Lots of people, when they think of EMS, imagine large systems like the Los Angeles County Fire Department or FDNY EMS. In reality, 90% of EMS agencies in the United States are small to medium sized. In many instances these smaller agencies and systems fight constant financial and resource challenges. They frequently have no budget or extra personnel to manage quality improvement programs. In many instances their quality coordinators end up performing double duty, doing that job between calls or on their own time, without compensation.
Further complicating the issue is that too often, people are appointed to quality coordinator positions for all the wrong reasons: time in service (as if just showing up for 20 years imparts some magical wisdom!), light duty, punishment or even gross incompetence in their practice of paramedicine. I know of a provider who was pulled off the street and made quality coordinator after attempting to administer nitroglycerin to a patient complaining of chest pain. The patient had driven into a bridge abutment and demolished the steering wheel with his chest.
Hospitals and other healthcare institutions have the Joint Commission (formerly JCAHO), which specifically looks at quality indicators. EMS agencies are typically licensed for service based on equipment and medical supplies in their ambulances, as if inventory were the final determining factor in patient care. Even at this late date in history, there is no national quality care oversight authority for EMS. Depending on the state, the function of quality improvement is delegated to regions or counties or, in many cases, left to individual agencies policing themselves. Consequently, we're left with a patchwork of varying standards of care from community to community, agency to agency and even provider to provider. By definition, that's no standard at all.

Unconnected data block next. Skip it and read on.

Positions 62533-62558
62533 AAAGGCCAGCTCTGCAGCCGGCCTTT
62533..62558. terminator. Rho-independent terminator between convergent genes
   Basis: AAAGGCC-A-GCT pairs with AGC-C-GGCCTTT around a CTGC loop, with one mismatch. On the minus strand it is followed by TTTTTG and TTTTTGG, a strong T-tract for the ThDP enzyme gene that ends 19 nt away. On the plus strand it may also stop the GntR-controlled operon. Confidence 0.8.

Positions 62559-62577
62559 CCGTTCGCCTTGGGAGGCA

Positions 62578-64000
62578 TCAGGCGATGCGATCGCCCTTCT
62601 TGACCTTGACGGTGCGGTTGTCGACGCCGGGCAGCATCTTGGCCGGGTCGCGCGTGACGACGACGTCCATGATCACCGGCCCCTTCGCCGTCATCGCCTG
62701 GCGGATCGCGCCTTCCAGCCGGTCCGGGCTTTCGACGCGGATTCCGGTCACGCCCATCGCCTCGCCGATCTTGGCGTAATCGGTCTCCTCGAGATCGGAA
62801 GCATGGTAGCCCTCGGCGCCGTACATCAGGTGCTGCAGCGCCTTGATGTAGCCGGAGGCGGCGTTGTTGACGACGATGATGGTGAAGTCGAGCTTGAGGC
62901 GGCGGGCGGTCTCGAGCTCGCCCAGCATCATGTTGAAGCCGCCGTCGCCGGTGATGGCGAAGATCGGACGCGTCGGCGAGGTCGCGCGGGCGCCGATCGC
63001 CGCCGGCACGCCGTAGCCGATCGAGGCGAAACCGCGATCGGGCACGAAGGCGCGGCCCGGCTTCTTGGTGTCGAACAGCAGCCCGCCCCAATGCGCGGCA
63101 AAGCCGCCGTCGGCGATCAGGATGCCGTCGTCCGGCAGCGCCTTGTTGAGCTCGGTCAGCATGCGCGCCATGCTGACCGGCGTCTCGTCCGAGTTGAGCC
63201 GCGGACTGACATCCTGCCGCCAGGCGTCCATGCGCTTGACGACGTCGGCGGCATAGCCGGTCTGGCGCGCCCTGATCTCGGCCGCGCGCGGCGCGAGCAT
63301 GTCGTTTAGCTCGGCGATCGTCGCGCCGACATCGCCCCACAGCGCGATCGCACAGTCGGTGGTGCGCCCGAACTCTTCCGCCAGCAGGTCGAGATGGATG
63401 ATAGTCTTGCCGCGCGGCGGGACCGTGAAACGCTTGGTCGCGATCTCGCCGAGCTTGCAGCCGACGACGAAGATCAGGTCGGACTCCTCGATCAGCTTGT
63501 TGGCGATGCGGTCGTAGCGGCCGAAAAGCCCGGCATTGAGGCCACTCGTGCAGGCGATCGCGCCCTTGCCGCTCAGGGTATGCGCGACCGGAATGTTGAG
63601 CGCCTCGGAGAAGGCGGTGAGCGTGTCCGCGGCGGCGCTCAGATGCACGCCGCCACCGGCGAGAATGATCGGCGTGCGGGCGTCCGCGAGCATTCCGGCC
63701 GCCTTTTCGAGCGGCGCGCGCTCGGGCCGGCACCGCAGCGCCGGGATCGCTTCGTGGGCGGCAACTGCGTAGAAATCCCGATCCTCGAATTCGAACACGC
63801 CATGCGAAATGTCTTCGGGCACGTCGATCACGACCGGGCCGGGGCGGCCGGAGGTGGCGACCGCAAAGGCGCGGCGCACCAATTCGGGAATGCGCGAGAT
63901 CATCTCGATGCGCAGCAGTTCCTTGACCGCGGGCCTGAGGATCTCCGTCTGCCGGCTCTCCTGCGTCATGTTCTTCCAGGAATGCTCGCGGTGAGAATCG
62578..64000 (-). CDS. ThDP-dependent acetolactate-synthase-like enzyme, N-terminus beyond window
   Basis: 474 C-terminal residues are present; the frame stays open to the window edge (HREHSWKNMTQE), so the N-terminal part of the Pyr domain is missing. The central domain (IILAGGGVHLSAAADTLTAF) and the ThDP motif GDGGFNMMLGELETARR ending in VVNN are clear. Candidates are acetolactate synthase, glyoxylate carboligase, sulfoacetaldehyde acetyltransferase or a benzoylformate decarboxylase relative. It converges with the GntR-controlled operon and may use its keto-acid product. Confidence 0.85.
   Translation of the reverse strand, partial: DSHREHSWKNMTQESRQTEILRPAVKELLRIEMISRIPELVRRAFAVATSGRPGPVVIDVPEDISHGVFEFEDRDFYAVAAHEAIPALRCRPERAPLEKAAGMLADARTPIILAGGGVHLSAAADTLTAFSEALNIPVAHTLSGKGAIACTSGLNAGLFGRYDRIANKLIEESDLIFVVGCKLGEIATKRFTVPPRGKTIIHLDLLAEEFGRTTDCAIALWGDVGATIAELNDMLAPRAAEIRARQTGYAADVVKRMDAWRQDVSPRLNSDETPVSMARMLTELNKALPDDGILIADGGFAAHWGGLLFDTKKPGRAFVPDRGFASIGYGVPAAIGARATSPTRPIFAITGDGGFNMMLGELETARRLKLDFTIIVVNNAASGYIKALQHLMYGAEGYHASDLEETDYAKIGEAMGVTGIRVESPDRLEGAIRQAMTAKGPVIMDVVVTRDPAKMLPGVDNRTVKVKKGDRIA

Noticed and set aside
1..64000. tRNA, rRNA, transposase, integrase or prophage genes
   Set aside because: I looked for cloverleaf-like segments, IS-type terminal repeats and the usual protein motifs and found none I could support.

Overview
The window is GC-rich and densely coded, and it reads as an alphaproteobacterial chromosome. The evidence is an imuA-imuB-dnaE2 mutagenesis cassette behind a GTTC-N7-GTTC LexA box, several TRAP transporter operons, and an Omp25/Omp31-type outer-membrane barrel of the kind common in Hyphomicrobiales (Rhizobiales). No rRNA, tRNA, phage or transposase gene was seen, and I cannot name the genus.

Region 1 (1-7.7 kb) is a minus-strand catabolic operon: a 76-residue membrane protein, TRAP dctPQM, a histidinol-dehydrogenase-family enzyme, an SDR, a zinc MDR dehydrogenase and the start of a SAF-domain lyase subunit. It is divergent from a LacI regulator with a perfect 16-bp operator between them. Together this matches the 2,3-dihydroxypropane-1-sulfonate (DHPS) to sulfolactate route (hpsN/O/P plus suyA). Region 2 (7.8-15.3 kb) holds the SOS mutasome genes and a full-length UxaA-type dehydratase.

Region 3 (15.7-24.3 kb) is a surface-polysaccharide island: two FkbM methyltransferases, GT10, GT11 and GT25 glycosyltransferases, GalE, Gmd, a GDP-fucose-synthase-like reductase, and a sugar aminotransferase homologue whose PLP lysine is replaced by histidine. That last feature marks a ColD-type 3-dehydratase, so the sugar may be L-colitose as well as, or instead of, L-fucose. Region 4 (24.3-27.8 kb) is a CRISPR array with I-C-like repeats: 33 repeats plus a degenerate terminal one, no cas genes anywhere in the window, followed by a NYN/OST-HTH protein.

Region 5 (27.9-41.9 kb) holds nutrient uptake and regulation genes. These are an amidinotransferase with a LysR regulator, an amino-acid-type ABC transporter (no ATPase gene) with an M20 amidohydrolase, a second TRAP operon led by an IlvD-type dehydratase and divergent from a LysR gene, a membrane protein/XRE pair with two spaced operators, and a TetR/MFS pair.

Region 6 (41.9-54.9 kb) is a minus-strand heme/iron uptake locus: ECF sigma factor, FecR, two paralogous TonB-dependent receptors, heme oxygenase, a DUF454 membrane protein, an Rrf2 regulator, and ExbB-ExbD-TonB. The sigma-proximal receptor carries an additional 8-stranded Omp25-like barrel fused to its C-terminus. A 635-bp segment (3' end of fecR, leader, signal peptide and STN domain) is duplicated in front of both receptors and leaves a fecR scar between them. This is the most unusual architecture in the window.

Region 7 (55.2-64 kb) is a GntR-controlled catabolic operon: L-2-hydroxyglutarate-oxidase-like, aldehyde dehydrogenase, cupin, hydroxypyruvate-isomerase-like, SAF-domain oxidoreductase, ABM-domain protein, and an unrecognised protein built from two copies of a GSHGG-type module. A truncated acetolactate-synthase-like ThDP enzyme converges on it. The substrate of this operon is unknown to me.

While some states and regions may be more progressive than others, there are generally few resources for quality coordinators in EMS, especially those in small to medium-size systems with tight or no budgets for such things. Courses on QI are few and far between. Those that do exist are offered sporadically and in limited locations. In many cases the total extent of training for a new quality coordinator is spending an hour to a day with the old coordinator. All that teaches them is the same old way of doing things. For new quality coordinators industrious enough to want to buy a book on the subject, the few out there are primarily written by physicians and academics and targeted more for medical directors than quality coordinators. They are voluminous and verbose and typically regurgitate the same old theories borrowed from the quality control programs of industry. I read several of these books while developing my quality improvement program, in hopes of gleaning some ideas. In my humble opinion, they translate poorly to the unique world of EMS and offer little to nothing as far as how to actually develop or manage a quality improvement program.
With so few resources available, it has been pretty much left up to individual EMS agencies to figure out how to improve the quality of their patient care. This has resulted in colossal expenditures of time and duplications of efforts, with results limited to the experiences and ingenuity of each agency.
As a leader in emergency medical services, EMS World recognizes that quality improvement is the core business of EMS. This column will serve as a forum where concepts in quality improvement can be shared. It will appear monthly. In addition, EMS World will also inaugurate the Quality Corner Message Board, which will be up and available 24/7. This will be a professional networking forum where any quality coordinator can post questions, offer suggestions or comments, or share ideas with their peers. Quality coordinators trying to improve your agencies' standard of care with little or no help, you are no longer alone.